When we attend church, there is a CHANCE that something will be said or seen that will cause the Spirit to touch us. When we stay home, the odds of that happening drop to ZERO.
Is it any wonder that our leaders are constantly counseling us to read DAILY, pray DAILY, attend church WEEKLY. Why? Because an object in motion will stay in motion.
Why can’t we ease off on those things and “take a break?” Because an object at rest will stay at rest.
We can’t risk taking a break, or a “sabbatical” away from church, our callings, or our personal spiritual habits if we want to keep moving forward. Just last night, my friend Joyce mentioned how often she has seen that a friend takes ‘a break’ from church for a week or two – and never returns. One week becomes two, two weeks become two months, etc.
Often those self-imposed sabbaticals are a response to unresolved questions regarding doctrine or policy. We hear counsel that can sound a little bit trite: “Stay in the boat.” “Hold to the iron rod.” “Just keep swimming.” (Ballard, Nephi, Dory) However simple, the counsel is correct. President Kimball explained it this way:
“We learn about these absolute truths by being taught by the Spirit. These truths are “independent” in their spiritual sphere and are to be discovered spiritually, though they may be confirmed by experience and intellect” (link).
To continue the analogy: Spiritual questions are not answered by effectively parking the car. They are answered by spiritual means when we are spiritually in motion. An object at rest will stay at rest. A former Stake President (Who is now a Seventy) once told me, “Revelation comes when we are on the move.: So true.
There are times when the “Voice of Thunder” spurs us into motion. A personal crisis or tragedy can effectively give us a shove. The death of a loved one, health issues, worry for others, unemployment, natural disasters. Such things can help us move towards God, or effectively put our spiritual cars up on blocks by the side of the road, leaving us to wander off in another direction. I have seen both. So has Lehi. (1 Nephi 8:23)
I don’t know if Newton ever talked about it, but anyone who has ever pushed a car knows that the hardest part is getting it to actually move. It takes a lot more energy to get something moving that has stopped than it does to keep something moving that is already going. So it is with our spirituality. It is much easier – and safer – to keep moving forward on that old straight and narrow, than to stop and have to re-start every so often. The sad tragedy is that if we stop often enough, we might not ever get moving again.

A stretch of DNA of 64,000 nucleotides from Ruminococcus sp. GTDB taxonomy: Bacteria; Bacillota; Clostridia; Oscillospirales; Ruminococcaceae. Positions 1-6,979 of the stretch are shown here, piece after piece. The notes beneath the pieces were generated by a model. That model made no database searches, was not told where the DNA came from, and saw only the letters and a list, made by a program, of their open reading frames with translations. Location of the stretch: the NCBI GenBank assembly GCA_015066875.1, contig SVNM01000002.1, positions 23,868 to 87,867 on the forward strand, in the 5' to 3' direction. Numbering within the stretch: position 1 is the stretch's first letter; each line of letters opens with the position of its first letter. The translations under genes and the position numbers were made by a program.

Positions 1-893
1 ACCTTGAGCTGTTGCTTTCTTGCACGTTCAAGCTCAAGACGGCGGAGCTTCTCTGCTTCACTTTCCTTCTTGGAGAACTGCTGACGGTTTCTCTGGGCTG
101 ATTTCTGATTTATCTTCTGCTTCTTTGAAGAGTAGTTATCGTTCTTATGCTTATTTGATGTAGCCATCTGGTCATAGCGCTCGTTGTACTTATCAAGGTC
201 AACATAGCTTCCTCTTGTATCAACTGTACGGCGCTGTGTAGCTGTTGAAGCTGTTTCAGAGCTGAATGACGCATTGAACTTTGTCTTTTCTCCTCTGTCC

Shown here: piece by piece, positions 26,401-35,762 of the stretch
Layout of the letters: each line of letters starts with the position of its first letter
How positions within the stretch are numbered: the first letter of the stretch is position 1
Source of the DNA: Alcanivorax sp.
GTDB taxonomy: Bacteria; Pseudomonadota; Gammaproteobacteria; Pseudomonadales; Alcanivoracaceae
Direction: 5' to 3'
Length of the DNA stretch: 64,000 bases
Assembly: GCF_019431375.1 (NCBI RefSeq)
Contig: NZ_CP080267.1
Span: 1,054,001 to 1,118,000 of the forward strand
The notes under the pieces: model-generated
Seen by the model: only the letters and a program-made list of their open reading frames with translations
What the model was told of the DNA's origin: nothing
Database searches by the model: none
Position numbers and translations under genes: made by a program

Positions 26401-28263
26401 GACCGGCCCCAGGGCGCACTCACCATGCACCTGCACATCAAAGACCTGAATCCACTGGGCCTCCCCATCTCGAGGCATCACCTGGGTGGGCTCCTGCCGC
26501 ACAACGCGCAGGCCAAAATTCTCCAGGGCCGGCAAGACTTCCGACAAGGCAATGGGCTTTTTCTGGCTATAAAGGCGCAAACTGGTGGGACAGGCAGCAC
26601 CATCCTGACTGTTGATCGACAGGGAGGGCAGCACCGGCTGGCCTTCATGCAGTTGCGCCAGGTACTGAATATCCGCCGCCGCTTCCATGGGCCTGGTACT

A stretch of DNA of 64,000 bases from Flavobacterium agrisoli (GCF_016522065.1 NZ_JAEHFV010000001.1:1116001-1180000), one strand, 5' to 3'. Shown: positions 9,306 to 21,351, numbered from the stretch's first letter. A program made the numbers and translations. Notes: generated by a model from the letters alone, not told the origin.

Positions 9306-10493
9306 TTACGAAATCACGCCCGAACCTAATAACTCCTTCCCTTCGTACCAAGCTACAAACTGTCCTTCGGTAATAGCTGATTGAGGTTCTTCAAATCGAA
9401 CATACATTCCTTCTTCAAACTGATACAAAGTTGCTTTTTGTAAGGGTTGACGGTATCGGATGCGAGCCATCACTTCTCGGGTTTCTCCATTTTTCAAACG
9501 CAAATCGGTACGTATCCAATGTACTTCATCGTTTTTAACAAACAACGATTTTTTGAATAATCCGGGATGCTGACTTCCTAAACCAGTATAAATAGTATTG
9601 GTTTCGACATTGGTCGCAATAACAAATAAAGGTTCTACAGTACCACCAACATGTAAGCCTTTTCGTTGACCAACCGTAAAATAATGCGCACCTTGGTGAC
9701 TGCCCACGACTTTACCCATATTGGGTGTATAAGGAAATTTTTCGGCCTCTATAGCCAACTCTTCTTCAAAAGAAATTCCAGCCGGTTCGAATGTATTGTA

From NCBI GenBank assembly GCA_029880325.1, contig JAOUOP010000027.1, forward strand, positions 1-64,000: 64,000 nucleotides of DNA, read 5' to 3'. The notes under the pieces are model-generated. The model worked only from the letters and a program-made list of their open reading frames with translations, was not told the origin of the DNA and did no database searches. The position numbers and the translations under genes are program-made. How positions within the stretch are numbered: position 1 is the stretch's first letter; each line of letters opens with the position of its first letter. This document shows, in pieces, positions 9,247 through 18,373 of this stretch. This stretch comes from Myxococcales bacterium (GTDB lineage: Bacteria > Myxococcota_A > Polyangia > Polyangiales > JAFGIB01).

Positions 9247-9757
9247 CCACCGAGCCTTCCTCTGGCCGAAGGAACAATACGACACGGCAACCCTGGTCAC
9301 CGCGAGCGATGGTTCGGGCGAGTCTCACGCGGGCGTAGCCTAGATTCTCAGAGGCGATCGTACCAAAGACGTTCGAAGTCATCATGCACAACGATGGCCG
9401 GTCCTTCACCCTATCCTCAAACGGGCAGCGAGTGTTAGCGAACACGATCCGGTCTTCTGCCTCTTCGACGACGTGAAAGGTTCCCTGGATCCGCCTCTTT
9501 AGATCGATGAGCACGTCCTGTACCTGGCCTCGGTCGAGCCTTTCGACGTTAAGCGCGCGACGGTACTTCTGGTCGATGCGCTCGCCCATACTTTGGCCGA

Sometimes we need some help to get back on the road, and regain as sense of momentum. Unlike the poor sap in the video, it is much easier and more effective to get things moving if we have people to help. Family, friends, church leaders are all there to lend a hand. Ultimately, the Savior is willing to lend an omnipotent hand. Ironically, some people decry this assistance as “everyone keeps pushing me.” Exactly. That’s exactly right. They want you to keep moving out of love, compassion, and understanding. As Newton said, “An object at rest will stay at rest, forever, as long as nothing pushes or pulls on it.” They want you to keep moving, because that is where the answers are. Those efforts may be unappreciated, or even resented, but they are noble and worthy efforts nonetheless. They know that spiritual enlightenment comes from moving in the realm of the Spirit, not by pulling over and walking away.
There have been times in my life where I was trying to push-start my car by myself, and suddenly the car got lighter and started moving faster – I would look back, there would invariably be some good samaritan would have voluntarily jumped to my aid. I have been both the recipient of being pushed, and also had the honor of doing some pushing. Never once did I think, “I wish that guy would mind his own business.”
Ultimately, the Holy Ghost is better at pushing than anyone else. He can nudge, cajole, pester, illuminate, suggest, motivate and, occasionally, shove. To help keep us moving, we need to be where we are most likely to feel him. We need to be doing things that invite him into our lives and hearts. For us and our children, we need to find as many ways as we can to cause interaction with him as we can. It is too important to stop and take a break or any duration.
Because an object at rest will stay at rest.